The Radical Right has even gone so far as to use sophisticated psychological programming tools, like Newt Gingrich's infamous "word list," to paint the Radical Middle as some sort of insidious anti-Americanism.

We in the Radical Middle are calling for nothing less than a restoration of democracy, of government of, by, and for We The People, in a world that works for all.

Kinsley's Proof : Privatization won't work

Kinsley's Proof That Social Security Privatization Won't Work
by Michael Kinsley

Social Security privatization is not just unlikely to succeed, for various reasons that are subject to discussion. It is mathematically certain to fail. Discussion is pointless.

The usual case against privatization is that (1) millions of inexperienced investors may end up worse off, and (2) stocks don't necessarily do better than bonds over the long run, as proponents assume. But privatization won't work for a better reason: It can't possibly work, even in theory.

The logic is not very complicated:

1. To "work," privatization must generate more money for retirees than current arrangements. This bonus is supposed to be extra money in retirees' pockets and/or it is supposed to make up for a reduction in promised benefits, thus helping to close the looming revenue gap.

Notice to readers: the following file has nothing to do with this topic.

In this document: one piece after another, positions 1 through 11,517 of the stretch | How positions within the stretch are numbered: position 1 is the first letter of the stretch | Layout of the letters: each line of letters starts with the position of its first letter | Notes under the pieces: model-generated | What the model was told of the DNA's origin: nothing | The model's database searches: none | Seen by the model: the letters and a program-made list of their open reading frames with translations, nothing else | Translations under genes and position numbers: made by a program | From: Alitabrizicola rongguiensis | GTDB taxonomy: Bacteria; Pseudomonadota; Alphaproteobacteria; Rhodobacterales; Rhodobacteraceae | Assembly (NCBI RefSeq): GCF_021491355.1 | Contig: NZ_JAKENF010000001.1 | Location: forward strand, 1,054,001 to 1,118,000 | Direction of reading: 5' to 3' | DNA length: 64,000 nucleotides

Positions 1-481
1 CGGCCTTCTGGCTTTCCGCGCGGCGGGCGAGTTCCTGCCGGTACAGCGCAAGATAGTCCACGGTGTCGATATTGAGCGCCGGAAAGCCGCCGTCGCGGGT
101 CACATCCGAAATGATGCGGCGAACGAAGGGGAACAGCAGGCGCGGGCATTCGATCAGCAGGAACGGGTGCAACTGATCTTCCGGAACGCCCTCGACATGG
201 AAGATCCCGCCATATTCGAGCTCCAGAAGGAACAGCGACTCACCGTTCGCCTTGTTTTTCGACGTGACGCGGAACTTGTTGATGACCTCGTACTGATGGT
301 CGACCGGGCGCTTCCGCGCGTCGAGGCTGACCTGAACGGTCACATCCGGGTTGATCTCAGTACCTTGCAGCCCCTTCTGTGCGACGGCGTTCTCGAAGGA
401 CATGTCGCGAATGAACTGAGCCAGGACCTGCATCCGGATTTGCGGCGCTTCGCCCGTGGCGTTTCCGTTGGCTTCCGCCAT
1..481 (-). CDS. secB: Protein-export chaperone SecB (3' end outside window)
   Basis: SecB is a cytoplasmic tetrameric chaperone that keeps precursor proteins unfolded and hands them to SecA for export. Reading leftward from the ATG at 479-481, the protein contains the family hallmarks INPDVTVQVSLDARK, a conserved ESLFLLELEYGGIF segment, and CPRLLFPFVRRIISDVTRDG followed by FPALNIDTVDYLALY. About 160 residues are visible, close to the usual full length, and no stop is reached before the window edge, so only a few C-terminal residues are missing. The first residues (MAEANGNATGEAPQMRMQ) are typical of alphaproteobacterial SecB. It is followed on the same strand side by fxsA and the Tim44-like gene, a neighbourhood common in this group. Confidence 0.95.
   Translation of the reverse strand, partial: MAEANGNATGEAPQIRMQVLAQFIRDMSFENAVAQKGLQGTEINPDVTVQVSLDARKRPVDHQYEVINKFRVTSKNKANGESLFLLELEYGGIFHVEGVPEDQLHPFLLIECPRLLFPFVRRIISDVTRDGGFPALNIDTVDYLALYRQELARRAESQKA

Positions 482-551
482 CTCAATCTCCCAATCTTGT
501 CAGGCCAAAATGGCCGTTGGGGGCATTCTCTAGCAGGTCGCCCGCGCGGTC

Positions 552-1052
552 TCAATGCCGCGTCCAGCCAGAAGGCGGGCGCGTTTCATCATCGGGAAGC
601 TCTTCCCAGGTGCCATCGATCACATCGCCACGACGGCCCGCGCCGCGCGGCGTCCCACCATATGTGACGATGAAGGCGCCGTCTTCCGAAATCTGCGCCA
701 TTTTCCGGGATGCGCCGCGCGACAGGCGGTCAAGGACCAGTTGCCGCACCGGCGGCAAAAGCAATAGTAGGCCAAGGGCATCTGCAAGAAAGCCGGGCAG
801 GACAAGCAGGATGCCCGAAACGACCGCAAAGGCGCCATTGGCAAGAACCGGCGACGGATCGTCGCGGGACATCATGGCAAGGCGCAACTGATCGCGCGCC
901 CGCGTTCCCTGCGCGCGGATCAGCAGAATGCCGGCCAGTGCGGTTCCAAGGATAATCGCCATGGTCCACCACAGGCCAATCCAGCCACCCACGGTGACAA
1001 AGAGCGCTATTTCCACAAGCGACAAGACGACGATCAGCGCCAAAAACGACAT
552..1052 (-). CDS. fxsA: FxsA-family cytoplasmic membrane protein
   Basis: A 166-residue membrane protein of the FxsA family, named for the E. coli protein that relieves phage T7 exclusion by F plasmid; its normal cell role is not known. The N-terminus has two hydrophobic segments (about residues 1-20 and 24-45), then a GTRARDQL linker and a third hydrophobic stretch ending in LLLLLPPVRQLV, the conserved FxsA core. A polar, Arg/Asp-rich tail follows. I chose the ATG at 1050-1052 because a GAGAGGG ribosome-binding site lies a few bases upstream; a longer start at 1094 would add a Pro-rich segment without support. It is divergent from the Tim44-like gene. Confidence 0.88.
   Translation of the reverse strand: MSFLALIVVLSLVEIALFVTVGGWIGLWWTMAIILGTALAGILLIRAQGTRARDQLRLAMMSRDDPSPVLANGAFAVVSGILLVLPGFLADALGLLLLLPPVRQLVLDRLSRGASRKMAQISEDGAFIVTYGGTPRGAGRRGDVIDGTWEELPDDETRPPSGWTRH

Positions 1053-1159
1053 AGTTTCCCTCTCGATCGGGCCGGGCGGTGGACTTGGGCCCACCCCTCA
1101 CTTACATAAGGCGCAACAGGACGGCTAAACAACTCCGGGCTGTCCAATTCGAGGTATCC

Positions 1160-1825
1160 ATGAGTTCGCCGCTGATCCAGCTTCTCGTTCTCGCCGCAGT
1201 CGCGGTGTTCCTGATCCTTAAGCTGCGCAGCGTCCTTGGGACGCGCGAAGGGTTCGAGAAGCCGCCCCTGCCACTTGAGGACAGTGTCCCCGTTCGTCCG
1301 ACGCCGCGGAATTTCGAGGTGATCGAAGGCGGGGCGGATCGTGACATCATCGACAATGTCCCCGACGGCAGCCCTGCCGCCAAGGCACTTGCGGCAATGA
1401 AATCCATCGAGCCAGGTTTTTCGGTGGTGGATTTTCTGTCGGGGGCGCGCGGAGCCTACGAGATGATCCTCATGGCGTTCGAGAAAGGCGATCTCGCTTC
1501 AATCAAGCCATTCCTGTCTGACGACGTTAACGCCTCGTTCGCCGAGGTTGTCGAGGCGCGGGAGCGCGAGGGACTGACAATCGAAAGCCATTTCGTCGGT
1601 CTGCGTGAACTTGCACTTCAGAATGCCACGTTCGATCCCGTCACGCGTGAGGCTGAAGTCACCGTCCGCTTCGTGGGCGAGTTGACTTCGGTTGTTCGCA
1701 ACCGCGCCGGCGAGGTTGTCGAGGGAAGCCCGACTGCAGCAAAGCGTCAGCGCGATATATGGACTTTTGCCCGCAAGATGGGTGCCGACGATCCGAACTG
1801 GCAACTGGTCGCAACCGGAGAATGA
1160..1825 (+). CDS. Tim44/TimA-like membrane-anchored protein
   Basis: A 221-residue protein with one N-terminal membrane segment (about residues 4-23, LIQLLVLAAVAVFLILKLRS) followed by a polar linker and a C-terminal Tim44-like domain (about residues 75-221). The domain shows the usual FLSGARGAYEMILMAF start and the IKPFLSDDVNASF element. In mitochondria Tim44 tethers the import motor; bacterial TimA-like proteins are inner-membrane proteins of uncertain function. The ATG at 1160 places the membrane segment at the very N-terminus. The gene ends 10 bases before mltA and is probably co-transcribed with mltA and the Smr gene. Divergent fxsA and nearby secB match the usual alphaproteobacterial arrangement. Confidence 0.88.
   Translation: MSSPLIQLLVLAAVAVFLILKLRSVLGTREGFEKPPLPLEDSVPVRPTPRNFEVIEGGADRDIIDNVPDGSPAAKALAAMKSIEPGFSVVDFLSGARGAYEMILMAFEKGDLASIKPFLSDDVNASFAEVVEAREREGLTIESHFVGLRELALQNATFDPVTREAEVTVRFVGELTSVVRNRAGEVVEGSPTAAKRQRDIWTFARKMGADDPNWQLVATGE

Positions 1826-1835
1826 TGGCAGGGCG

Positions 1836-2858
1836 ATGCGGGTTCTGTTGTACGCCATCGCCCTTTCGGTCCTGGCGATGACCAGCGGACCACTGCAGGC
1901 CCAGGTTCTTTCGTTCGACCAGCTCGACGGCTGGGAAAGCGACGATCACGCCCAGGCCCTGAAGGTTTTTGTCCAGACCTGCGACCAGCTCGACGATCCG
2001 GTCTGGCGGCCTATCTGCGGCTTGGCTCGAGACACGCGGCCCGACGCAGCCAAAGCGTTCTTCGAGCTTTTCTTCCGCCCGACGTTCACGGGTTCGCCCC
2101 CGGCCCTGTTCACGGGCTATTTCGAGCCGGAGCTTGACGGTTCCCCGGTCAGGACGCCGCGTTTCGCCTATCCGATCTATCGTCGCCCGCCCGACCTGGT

2. Where does this bonus come from? There are only two possibilities-- from greater economic growth or from other people.

3. Greater economic growth requires either more capital to invest or smarter investment of the same amount of capital. Privatization will not lead to either of these.
a) If nothing else in the federal budget changes, every dollar deflected from the federal treasury into private Social Security accounts must be replaced by a dollar that the government raises in private markets. So the total pool of capital available for private investment remains the same.

b) The only change in decision-making about capital investment is that the decisions about some fraction of the capital stock will be made by people with little or no financial experience. Maybe this will not be the disaster that some critics predict, but there is no reason to think that it will actually increase the overall return on capital.
4. If the economy doesn't produce more than it otherwise would, the Social Security privatization bonus must come from other investors, in the form of a lower return.
a) This is in fact the implicit assumption behind the notion of putting Social Security money into stocks, instead of government bonds, because stocks have a better long-term return. The bonus will come from those saps who sell the stocks and buy the bonds.

b) In other words, privatization means betting the nation's most important social program on a theory that cannot be true unless many people are convinced that it's false.

c) Even if the theory were true, initially, privatization would make it false. The money newly available for private investment would bid up the price of (and thus lower the return on) stocks, while the government would need to raise the interest on bonds in order to attract replacement money.